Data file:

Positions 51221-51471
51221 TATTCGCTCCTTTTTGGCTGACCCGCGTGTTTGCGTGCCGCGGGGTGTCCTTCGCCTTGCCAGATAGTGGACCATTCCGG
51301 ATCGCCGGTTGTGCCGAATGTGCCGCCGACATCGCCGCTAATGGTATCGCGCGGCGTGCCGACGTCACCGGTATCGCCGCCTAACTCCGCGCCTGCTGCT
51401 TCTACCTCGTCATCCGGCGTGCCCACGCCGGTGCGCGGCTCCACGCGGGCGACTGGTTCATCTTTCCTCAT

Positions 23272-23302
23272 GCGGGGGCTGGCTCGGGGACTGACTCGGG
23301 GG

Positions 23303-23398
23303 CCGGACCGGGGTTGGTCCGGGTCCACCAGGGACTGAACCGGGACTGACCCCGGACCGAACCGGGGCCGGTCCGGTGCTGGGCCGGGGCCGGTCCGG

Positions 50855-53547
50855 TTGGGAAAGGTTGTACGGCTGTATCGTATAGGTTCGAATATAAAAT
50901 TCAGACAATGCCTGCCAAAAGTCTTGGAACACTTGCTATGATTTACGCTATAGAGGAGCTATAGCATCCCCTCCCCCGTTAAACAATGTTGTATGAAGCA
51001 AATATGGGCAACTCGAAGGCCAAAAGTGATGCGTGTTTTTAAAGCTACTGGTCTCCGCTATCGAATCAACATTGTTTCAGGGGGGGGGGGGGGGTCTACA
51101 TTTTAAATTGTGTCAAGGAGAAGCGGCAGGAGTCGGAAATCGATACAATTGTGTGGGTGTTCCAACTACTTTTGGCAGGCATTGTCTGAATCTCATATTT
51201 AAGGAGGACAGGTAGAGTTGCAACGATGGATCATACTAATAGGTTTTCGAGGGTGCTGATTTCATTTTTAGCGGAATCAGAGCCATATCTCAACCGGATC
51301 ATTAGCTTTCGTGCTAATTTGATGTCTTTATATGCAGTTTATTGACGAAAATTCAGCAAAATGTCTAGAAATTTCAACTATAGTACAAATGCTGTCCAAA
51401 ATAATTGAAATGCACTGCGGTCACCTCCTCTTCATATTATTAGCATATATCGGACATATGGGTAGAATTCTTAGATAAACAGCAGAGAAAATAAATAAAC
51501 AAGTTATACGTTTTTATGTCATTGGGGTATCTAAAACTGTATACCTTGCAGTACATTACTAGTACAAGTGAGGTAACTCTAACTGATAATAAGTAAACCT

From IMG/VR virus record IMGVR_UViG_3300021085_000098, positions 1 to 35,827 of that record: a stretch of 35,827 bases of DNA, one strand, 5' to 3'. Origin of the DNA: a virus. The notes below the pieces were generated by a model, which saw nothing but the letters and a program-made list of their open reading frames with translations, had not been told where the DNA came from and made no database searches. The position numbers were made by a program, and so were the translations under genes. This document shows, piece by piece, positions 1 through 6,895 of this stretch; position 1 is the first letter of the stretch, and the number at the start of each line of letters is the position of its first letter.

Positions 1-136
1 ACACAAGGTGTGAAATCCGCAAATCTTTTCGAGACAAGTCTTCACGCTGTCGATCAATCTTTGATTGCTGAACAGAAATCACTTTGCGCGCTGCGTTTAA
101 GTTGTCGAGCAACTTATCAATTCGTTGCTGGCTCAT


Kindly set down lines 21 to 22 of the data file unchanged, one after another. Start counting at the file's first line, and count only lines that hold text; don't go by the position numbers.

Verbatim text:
1 ACACAAGGTGTGAAATCCGCAAATCTTTTCGAGACAAGTCTTCACGCTGTCGATCAATCTTTGATTGCTGAACAGAAATCACTTTGCGCGCTGCGTTTAA
101 GTTGTCGAGCAACTTATCAATTCGTTGCTGGCTCAT